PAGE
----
THEOSOPHY, Vol. 88, Issue 1, November/December 1999
(Pages 27-31; Size: 9K)


(collated from the writings of H. P. Blavatsky)

THE fall of the angels is the symbolic representation of the great struggles between divine wisdom, nous, and its earthly reflection, Psuche, or between Spirit and Soul, in Heaven and on Earth. In Heaven -- because the divine MONAD voluntarily exiled itself therefrom, to descend, for incarnating purposes, to a lower plane and thus transform the animal of clay into an immortal god. For Eliphas Levi(1) tells us, "the angels aspire to become men; for the perfect man, the man-god, is above even the angels."

The symbolic teaching is more mystical than religious, it is purely scientific. ... For, instead of remaining a mere blind, functioning medium, impelled and guided by fathomless LAW, the "rebellious" Angel claimed and enforced his right of independent judgment and will, his right of free-agency and responsibility, since man and angel are alike under Karmic Law. "And there was war in Heaven" .... The supposed "rebels" were simply those who, compelled by Karmic law to drink the cup of gall to its last bitter drop, had to incarnate anew, and thus make responsible thinking entities of the astral statues projected by their inferior brethren. Some are said to have refused, because they had not in them the requisite materials -- i.e., an astral body -- since they were arupa [without form]. The refusal of others had reference to their having been Adepts and Yogis of long past preceding Manvantaras; another mystery. But, later on, as Nirmanakayas,(2) they sacrificed themselves for the good and salvation of the Monads which were waiting for their turn, and which otherwise would have had to linger for countless ages as irresponsible, animal-Like, though in appearance human, forms.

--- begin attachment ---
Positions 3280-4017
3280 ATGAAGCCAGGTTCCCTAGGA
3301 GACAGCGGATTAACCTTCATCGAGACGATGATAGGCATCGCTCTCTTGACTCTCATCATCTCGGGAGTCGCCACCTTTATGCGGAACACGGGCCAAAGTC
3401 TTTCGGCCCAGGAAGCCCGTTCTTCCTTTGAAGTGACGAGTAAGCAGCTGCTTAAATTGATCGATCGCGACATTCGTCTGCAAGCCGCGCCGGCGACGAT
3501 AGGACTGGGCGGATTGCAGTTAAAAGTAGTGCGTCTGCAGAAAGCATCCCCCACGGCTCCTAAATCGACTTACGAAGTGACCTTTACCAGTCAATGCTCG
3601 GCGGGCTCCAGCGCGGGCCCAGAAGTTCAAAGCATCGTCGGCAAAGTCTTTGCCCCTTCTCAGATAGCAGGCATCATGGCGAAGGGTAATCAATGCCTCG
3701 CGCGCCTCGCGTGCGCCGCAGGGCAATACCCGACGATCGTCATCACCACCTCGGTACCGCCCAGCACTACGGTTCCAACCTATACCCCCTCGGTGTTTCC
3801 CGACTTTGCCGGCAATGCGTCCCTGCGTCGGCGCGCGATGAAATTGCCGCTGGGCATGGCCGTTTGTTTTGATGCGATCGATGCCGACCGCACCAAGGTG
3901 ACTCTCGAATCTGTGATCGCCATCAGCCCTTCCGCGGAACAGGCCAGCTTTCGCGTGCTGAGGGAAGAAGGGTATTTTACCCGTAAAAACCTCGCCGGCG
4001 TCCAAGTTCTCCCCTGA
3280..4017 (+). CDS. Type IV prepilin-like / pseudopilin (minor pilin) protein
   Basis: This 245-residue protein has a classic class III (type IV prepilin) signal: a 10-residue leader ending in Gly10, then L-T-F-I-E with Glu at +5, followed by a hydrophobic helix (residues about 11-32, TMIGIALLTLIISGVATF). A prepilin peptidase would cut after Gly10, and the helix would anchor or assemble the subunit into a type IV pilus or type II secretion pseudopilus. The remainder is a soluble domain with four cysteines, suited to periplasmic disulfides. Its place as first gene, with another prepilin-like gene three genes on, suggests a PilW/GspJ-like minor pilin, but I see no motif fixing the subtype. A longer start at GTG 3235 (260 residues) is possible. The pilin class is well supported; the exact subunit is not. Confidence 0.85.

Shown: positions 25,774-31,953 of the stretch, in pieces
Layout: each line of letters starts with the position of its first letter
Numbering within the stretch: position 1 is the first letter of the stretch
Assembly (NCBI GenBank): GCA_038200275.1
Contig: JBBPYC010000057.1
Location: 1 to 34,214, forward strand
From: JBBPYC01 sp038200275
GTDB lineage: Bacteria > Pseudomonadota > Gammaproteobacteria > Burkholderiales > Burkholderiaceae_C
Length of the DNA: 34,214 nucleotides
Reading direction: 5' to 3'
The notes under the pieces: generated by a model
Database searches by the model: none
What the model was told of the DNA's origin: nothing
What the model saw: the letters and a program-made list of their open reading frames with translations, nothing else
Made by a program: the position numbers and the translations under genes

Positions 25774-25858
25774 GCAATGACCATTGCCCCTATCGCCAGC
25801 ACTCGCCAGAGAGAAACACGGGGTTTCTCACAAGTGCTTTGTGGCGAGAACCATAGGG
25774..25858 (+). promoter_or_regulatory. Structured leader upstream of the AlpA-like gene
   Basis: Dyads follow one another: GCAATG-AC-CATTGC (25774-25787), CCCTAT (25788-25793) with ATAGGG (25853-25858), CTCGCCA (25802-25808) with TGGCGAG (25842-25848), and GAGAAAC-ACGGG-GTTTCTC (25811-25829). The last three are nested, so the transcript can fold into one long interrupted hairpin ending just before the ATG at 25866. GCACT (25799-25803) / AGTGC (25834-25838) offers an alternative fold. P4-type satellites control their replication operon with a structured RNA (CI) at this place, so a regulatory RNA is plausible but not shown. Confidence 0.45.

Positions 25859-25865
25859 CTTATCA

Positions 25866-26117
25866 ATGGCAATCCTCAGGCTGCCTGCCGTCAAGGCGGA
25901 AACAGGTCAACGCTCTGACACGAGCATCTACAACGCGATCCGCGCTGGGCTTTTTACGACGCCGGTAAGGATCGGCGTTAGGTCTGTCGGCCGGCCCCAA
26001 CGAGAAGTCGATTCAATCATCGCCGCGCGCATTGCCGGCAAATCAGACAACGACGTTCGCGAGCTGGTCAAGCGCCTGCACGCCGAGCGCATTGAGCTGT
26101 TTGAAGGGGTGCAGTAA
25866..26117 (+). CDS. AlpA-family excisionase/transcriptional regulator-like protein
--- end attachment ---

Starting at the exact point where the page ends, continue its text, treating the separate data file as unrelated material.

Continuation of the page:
There is more than one interpretation, for there are seven keys to the mystery of the Fall. Moreover there are two "Falls" in Theology: rebellion of the Archangels and their Fall, and the "Fall" of Adam and Eve. Thus the lower as well as the higher Hierarchies are charged with a supposed crime. The word "supposed" is the true and correct term, for in both cases it is founded on misconception. Both are considered in Occultism as Karmic effects, and both belong to the law of Evolution: intellectual and spiritual on the one hand, physical and psychic on the other. The "Fall" is a universal allegory. It sets forth at one end of the ladder of Evolution the "rebellion," i.e., the action for differentiating intellection or consciousness of its various planes, seeking union with matter; and at the other, the lower end, the rebellion of matter against Spirit, or of action against spiritual inertia. And here lies the germ of an error which has had such disastrous effects on the intelligence of civilized societies for over 1,800 years. In the original allegory it is matter, hence the more material angels, which was regarded as the conqueror of Spirit, or the Archangels who "fell" on this plane. "They of the flaming sword (or animal passions) had put to flight the Spirits of Darkness." Yet it is the latter who fought for the supremacy of the conscious and divine spirituality on Earth and failed, succumbing to the power of matter.

The Secret Doctrine teaches that the Fire-Devas, the Rudras, and Kumaras, the "Virgin-Angels," (to whom Michael and Gabriel, the Archangels, both belong), the divine "Rebels" -- preferred the curse of incarnation and the long cycles of terrestrial existence and rebirths, to seeing the misery (even if unconscious) of the beings (evolved as shadows out of their Brethren) through the semi-passive energy of their too spiritual Creators.